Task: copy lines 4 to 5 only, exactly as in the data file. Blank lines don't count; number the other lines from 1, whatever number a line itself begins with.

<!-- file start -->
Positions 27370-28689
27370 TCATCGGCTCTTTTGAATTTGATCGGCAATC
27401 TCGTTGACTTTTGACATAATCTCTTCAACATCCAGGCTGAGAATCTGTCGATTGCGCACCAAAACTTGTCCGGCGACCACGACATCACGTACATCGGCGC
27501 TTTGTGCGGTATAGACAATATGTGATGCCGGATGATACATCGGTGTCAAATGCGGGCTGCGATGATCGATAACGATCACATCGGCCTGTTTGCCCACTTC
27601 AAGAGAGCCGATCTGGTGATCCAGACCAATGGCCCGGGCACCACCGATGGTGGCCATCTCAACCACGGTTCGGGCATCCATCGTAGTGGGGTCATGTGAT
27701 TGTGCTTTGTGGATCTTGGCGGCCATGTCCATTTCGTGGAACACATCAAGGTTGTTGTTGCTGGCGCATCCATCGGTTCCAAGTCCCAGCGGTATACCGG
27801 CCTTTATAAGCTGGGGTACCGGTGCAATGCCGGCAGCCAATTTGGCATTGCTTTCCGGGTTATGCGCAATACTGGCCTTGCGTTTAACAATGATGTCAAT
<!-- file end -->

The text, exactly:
27501 TTTGTGCGGTATAGACAATATGTGATGCCGGATGATACATCGGTGTCAAATGCGGGCTGCGATGATCGATAACGATCACATCGGCCTGTTTGCCCACTTC
27601 AAGAGAGCCGATCTGGTGATCCAGACCAATGGCCCGGGCACCACCGATGGTGGCCATCTCAACCACGGTTCGGGCATCCATCGTAGTGGGGTCATGTGAT